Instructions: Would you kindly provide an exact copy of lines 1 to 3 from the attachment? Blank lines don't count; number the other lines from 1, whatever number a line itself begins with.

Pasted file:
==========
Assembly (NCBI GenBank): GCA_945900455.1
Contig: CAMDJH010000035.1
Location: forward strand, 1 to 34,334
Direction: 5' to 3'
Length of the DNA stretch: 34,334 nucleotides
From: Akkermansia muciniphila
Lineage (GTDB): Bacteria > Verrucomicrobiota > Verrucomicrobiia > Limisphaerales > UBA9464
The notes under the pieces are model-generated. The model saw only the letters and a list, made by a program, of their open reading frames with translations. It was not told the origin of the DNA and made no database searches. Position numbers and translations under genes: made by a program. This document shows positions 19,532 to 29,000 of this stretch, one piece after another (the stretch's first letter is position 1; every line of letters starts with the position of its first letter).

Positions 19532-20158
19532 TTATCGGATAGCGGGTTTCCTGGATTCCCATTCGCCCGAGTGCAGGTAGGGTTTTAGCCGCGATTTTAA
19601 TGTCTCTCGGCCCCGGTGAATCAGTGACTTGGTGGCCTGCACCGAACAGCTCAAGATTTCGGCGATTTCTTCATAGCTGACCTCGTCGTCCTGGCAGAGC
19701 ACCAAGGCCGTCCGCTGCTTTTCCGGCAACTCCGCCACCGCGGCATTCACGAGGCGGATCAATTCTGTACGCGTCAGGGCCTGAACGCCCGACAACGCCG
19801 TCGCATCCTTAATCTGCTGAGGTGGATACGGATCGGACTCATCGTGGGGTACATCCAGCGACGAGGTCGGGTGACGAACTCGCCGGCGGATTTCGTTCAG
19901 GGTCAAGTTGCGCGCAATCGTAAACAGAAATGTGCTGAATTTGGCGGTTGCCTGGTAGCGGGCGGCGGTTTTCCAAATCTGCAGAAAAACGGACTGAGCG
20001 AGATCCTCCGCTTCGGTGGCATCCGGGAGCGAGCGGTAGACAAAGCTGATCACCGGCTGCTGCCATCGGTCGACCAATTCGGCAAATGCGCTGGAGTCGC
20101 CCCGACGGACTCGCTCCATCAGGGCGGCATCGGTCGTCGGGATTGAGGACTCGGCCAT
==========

Assembly (NCBI GenBank): GCA_945900455.1
Contig: CAMDJH010000035.1
Location: forward strand, 1 to 34,334